Every two minutes, someone in the U.S. dies from sepsis. Despite its prevalence, many people are unfamiliar with this life-threatening medical issue. To raise awareness about what sepsis is, how to recognize its symptoms, and the importance of timely treatment, September has been named Sepsis Awareness Month.

Sepsis is the body’s response to an infection, and occurs when the immune system sends infection-fighting chemicals to the entire body rather than just to the infection. The damage from these chemicals causes impaired blood flow, organ damage, and death. Of the 2 million people who develop sepsis in the U.S. each year, one-quarter of them will not survive. For those that do survive, many develop post-sepsis syndrome (PSS), which can cause long-term physical and psychological effects.


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As a result of the unstable economy, many adults have been forced to work longer hours or multiple jobs, resulting in less time to care for their elderly parents at home. This is no exception for America’s growing Latino population, who often hold caring for elderly family members in high regard as a cultural tradition.

Government statistics show that Hispanics have a life expectancy of 82 years, longer than non-Hispanic white Americans (78.7 years) and non-Hispanic black Americans (75.1 years). Hispanic women have a life expectancy of 84.3 years. However, according to a poll conducted by Associated Press-NORC Center for Public Affairs Research, fewer than two out of every 10 Hispanics age 40 and older say they are extremely confident that nursing homes and assisted living facilities can meet their needs.


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Placing someone in a long-term care facility is a very difficult decision to make. Many times, this decision is not due to physical limitations, but mental ones. Older folks who suffer from dementia or Alzheimer’s may be physically mobile, but due to cognitive issues, they require 24-hour supervision. They may forget where they are, get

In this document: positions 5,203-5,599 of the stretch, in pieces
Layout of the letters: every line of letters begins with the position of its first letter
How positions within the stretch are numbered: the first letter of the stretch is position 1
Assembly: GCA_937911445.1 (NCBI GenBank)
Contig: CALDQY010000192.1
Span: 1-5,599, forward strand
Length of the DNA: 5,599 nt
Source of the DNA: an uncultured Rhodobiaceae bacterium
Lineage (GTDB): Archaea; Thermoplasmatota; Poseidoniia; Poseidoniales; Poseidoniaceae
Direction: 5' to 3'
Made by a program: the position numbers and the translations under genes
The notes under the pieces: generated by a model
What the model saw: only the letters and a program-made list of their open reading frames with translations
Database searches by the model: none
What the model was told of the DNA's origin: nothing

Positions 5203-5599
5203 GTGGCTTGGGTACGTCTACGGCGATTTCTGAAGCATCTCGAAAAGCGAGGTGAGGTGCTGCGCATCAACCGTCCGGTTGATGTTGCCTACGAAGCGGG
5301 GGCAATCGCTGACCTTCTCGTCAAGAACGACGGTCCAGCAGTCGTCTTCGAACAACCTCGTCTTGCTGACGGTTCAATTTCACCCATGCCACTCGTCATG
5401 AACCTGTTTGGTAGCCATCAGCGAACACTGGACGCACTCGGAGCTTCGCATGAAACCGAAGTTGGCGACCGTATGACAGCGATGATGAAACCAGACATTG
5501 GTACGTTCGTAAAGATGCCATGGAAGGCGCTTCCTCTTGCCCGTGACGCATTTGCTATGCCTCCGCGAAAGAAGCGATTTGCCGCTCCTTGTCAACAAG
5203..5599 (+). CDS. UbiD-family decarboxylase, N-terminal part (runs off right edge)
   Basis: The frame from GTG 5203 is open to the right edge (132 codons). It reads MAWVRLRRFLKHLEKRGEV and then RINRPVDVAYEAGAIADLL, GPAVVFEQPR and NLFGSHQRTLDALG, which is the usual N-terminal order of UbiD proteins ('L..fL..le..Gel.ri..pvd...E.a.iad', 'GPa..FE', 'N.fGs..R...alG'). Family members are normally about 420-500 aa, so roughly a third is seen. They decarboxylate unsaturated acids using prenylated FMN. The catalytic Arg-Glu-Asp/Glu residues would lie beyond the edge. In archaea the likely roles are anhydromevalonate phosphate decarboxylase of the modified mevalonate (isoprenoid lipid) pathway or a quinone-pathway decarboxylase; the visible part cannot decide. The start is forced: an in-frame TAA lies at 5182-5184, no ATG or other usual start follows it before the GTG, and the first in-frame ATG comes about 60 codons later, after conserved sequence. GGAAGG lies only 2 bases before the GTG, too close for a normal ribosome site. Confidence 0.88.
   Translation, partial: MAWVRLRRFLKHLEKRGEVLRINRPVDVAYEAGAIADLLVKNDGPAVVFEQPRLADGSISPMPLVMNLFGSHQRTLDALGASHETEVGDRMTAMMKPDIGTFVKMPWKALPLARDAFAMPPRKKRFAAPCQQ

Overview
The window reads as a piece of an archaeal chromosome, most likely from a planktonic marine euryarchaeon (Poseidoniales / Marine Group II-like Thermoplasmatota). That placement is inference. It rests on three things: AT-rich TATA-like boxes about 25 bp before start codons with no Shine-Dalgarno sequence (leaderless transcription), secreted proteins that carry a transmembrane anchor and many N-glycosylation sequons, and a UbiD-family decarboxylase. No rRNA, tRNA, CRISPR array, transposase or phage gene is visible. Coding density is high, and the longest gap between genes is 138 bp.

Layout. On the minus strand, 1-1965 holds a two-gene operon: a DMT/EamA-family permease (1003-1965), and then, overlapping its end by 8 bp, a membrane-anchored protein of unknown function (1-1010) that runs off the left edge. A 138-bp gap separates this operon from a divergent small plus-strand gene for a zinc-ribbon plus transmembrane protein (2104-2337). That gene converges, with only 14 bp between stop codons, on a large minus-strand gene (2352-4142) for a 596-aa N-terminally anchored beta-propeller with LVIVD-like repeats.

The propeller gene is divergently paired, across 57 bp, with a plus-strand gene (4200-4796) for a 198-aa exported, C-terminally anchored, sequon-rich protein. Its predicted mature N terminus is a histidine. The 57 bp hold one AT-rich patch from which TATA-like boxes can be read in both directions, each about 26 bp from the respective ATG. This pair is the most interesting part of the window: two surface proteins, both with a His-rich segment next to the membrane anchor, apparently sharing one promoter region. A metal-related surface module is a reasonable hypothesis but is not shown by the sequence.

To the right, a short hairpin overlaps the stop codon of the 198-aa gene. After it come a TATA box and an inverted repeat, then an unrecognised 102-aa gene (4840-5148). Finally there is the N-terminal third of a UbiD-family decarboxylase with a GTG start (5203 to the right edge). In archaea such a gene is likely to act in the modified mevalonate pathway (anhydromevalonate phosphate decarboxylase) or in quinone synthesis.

Arbitration is a process of resolving complaints without the use of the court system. A person basically signs a document waiving their right to a jury trial, and gets nothing in return. The rules for arbitration are different, the process is confidential, and a mediator decides the case as opposed to a jury. The family pays costs to prosecute a claim they would not have to typically pay in the court system (for example, a plaintiff does not have to pay a judge but does have to pay the arbitrator, which can be expensive). Many nursing home corporations and companies want this forum because it is confidential and there is no jury.
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I read an article online recently reporting of a nursing home owner and operator stealing from his residents. On June 30, 2009 Michael D. Berg, 72, the owner of an Ocean Township nursing home, plead guilty to stealing approximately $39,000 from one of his home’s residents. Berg plead guilty to one count of third-degree theft by deception.
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Because of the length of time it takes to determine the amount and applicability of both Medicaid and Medicare liens, inquiries to these entities should be made as soon as a case is opened.
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Before even considering entering the realm of plaintiff’s malpractice litigation, it is imperative to become intimately familiar with your jurisdiction’s malpractice law, including certificates of merit, affidavits of merit and the like.
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Some jurisdictions, New Jersey being one example, include provisions of the affidavit of merit statute which addresses situations where a defendant fails to produce a medical record, despite a legitimate request which has been made by certified mail.
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